R v Ireland [1998] AC 147

Key points

  • Under sections 20 and 47 of the Offences Against the Person Act 1861 (OAPA 1861), recognisable psychiatric illness falls within the definition of ‘bodily harm’ and harm can be ‘inflicted’ without direct application of force to the victim
  • Assault and can committed by words and gestures alone, even silence, if threatening, can suffice

Facts

  • The appeal was of two conjoined cases where Ds made silent phone calls to women
  • The women suffered psychiatric damage as a result
  • Ds were convicted under sections 20 and 47 of the OAPA 1861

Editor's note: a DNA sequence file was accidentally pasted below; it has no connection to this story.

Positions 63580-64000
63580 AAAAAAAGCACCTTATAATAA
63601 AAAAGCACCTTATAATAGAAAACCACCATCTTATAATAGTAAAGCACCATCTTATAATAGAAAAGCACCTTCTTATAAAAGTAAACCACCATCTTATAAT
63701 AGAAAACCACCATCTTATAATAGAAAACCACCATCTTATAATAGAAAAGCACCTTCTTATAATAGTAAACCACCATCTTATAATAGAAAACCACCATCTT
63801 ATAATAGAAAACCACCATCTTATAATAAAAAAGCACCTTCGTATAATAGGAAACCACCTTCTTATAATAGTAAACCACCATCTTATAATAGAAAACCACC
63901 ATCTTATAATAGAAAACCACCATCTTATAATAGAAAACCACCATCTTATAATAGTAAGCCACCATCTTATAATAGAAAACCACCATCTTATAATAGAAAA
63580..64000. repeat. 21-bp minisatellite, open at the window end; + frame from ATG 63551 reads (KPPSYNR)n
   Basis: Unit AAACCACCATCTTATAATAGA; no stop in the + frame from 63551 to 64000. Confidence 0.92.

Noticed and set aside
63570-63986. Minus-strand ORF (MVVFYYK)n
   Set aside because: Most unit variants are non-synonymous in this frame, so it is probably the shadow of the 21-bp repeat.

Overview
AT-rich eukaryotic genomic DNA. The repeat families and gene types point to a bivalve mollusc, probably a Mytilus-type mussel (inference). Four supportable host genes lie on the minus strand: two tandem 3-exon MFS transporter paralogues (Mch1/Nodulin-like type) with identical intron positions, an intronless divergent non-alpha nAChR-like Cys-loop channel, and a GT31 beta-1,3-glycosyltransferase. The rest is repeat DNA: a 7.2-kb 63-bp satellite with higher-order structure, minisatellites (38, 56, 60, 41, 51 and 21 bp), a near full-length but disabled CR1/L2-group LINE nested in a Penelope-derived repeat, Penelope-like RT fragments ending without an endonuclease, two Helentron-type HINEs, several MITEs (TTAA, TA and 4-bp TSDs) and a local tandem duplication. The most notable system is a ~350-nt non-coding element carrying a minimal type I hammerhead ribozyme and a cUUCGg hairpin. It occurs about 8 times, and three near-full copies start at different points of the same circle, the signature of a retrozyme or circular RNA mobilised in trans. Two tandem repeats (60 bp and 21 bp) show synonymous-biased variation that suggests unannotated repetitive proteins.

Held (House of Lords)

  • Appeal dismissed – Ds were rightly convicted
  • Under sections 20 and 47 of the OAPA 1861, recognisable psychiatric illness falls within the definition of ‘bodily harm’ and harm can be ‘inflicted’ without direct application of force to the victim
  • Assault and can committed by words and gestures alone
  • Here the silent phone calls causing fear of immediate and unlawful violence and were a form of assault

Lord Steyn

  • “In the context of a criminal case therefore the words ‘cause’ and ‘inflict’ may be taken to be interchangeable”
Optional
Feedback?
Non-fatal Offences Cases
Scroll to top